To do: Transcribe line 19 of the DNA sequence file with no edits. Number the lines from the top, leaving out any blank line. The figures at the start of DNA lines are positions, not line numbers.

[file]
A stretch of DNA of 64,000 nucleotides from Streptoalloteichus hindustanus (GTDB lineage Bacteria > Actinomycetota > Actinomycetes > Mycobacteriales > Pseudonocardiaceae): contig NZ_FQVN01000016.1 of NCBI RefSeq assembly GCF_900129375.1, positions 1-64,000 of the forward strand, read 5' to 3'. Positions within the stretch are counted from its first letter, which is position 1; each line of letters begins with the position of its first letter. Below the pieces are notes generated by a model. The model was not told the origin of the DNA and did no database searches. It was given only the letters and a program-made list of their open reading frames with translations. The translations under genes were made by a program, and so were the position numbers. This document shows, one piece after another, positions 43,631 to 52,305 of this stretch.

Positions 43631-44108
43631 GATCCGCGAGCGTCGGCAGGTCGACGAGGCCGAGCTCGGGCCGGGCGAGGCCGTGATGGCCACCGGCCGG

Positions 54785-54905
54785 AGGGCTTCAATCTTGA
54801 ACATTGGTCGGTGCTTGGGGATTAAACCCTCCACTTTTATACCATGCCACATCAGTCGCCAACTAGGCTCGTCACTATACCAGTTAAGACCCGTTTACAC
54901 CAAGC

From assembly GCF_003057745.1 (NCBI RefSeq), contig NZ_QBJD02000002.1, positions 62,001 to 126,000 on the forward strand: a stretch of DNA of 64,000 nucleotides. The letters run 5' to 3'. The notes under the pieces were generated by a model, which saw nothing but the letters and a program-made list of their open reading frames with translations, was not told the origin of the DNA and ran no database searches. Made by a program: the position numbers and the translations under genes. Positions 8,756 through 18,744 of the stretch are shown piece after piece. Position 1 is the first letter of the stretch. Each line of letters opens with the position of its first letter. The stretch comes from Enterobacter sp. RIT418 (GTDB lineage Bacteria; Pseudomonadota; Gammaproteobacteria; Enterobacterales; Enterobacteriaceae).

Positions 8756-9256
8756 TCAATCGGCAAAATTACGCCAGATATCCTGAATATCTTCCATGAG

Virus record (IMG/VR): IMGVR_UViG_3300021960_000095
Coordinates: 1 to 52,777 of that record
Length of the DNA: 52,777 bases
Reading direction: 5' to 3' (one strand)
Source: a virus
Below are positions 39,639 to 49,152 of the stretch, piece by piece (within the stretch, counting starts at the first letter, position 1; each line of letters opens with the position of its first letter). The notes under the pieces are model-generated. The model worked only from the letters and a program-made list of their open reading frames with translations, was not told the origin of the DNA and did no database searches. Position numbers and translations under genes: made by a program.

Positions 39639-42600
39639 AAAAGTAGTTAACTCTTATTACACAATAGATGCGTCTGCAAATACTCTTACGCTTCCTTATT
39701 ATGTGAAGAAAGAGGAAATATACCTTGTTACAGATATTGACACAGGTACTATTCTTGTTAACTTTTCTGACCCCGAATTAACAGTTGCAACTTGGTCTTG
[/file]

39701 ATGTGAAGAAAGAGGAAATATACCTTGTTACAGATATTGACACAGGTACTATTCTTGTTAACTTTTCTGACCCCGAATTAACAGTTGCAACTTGGTCTTG